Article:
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Presentations - Paliya

These Presentations are to entertain Mangara, Mahasona’s superior. The format was similar to the Tovil dances held at family homes to cure an individual of Demon caused sickness. (See section on Presentations in Midnight Watch Dances). In the case of this type of ceremony for the Deities the Presentations are for the entertainment of the Deities.

The Presentations commenced with a comic interchange between the drummer and the dancer during which he held the palm leaf in front of him and “read” it out (it is supposed to be the “warrant” from the Deities giving him permission to conduct the Presentations. He recited the list of “ritual  items” that will be presented.

The first one was “Cloth” - This is used to shelter  Deities or dignitaries such as monks and can also be used to place on the ground so that their feet do not become defiled. Following the interchange with the drummer about its uses, the dancer sang about it and danced with it to the drumbeat. Then he placed it back by the Toran.

The next Presentation was the Umbrella. This represents the umbrella held over dignitaries to shelter them from the sun and rain whilst at the same time  apologising to the Deities if they have felt insulted by commoners using this article. This is another comic turn whereby the dancer takes up the coconut leaf umbrella from the Toran and then asks the drummer its usage making various comic guesses. He parades with it in a dance to the drumbeat and finally ends up destroying it. (The pieces he collected up carefully  and returned them to the Toran.)

The Flag and Fan followed next. The dancer paraded around the Performance Area holding one in each hand, singing about this Presentation as he moved. The flag represents the flag of the Deities. On the face of the Fan is a sun and moon face. He ended the dance by twirling around before depositing them back in the Toran.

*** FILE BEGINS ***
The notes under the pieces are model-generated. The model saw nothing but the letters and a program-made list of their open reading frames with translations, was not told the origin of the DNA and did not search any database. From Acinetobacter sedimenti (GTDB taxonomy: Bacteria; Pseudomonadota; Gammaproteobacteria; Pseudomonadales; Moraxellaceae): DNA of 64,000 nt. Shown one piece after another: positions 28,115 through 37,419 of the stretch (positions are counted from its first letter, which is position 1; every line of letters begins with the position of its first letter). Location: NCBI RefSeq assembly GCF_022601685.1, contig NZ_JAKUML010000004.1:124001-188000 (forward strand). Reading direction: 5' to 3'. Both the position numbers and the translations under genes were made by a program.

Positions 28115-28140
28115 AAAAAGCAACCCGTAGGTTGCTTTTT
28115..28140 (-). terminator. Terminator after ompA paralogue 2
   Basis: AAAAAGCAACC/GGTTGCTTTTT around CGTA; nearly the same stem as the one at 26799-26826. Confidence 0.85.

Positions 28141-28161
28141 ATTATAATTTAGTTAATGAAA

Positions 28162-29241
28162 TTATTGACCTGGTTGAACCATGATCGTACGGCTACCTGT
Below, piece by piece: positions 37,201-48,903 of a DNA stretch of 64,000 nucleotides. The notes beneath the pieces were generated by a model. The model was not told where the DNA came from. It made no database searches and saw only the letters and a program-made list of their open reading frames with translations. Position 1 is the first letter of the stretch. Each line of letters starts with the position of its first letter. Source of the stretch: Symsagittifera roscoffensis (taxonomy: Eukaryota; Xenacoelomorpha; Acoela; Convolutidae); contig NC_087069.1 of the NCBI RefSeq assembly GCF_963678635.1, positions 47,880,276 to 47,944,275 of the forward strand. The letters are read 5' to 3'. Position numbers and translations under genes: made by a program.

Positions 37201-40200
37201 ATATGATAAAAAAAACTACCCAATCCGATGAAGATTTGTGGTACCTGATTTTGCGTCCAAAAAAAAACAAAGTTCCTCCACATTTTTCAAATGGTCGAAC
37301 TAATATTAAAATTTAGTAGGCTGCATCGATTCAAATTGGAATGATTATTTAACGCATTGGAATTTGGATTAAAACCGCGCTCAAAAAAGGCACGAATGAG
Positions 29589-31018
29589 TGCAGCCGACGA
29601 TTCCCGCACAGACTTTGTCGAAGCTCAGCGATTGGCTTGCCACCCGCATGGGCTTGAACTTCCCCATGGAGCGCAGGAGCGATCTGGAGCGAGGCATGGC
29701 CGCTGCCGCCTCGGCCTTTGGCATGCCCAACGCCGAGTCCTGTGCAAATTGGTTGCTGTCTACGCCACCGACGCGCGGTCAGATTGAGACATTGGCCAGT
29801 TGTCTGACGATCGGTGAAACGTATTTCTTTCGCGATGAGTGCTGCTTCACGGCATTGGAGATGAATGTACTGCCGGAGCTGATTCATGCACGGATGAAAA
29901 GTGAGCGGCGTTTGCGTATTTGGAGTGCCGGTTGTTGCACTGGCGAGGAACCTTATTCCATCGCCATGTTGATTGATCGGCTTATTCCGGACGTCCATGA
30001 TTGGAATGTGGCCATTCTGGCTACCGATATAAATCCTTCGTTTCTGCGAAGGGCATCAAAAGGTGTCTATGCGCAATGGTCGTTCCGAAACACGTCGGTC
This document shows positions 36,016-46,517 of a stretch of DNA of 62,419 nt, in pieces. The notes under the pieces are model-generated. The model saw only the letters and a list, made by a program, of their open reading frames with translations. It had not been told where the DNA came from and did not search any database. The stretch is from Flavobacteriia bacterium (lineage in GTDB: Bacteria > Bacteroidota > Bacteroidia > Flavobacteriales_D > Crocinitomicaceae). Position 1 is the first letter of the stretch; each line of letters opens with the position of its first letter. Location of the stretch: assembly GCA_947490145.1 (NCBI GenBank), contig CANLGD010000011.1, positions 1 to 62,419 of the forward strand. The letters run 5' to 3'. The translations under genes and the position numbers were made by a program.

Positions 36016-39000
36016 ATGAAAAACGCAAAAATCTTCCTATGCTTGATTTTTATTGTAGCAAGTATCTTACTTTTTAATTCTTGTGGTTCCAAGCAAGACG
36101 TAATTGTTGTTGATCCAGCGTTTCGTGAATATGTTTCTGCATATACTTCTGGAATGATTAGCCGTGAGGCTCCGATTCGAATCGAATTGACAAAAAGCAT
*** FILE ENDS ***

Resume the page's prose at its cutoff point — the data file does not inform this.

More comic interchange then followed with the drummer and then he picked up the Horn which was the next Presentation. He asked for directions of how it is sounded - the Drummer obliged. He then marched around blowing on it to the amusement of the audience before destroying it.

Then followed the Drum Presentation. This as always caused great amusement in the audience at the interchange with the Drummer. The dancer asked what it is and makes a few wild guesses e.g. women’s breasts or perhaps buttocks?. He demonstrated each of these possibilities.  He eventually “understood” it was a drum and received instructions from the Drummer on how to beat it with drumsticks. He marches around “drumming” before, as before, destroying it and then collecting up the remains.

Next the dancer brought  out a Vina which is a sort of violin which is Indian not Sri Lankan. However it features in Sri Lankan Jataka (folk) Tales where one tale relates a previous life of Buddha when he was a music teacher who played the Vina. The dancer imitated the high pitched squeaky sound of the Vina as he paraded around to the drumbeat pretending  to play it. This musical instrument suffered the similar fate of the previous ones.

In the meantime an Assistant has been dressed up as an Elephant for the next Presentation of Elephant Tying. The Drummer announced it was time to capture an elephant from the Jungle for the Deities. The “Elephant” was led around the Performance Area by the dancer who carried a herding stick. There was again much comic interchange with the Drummer and ribald comments that were greatly enjoyed by the audience. The dancer in the role as a “simple villager” described his adventures whilst “capturing the elephant”. At the end of this Presentation the Elephant returned behind the Toran as it had been sent back to the Jungle.

Buffalo Tying followed next. This is similar to Elephant Tying. Again an Assistant had been arrayed as a Buffalo. In this dialogue the myth of how the Deity Mangara was killed by a buffalo is the reference (see Myths section)

Mangara to whom these Presentations are directed in particular, is considered to be helpful in healing people and communities.

Horn Presentation

Joking interchange with the drummer

Elephant Tying

Buffalo Tying

“Tie the bull buffalo and be ready to lead him away

Deck him as if he was going to the heavenly abodes

In the name of the glorious god Mangara

We offer this buffalo to him, the god Mangara.”

                                                            (Obeysekere p. 170)

You Tube Video Link

Gam Madua Part 8 Presentations


After the buffalo had been “herded” back behind the Toran, the dancer then sang and danced to the drumbeat. He concluded the Presentations by twirling very fast back towards the Toran where he came to a stop and bowed to it before returning behind the Toran.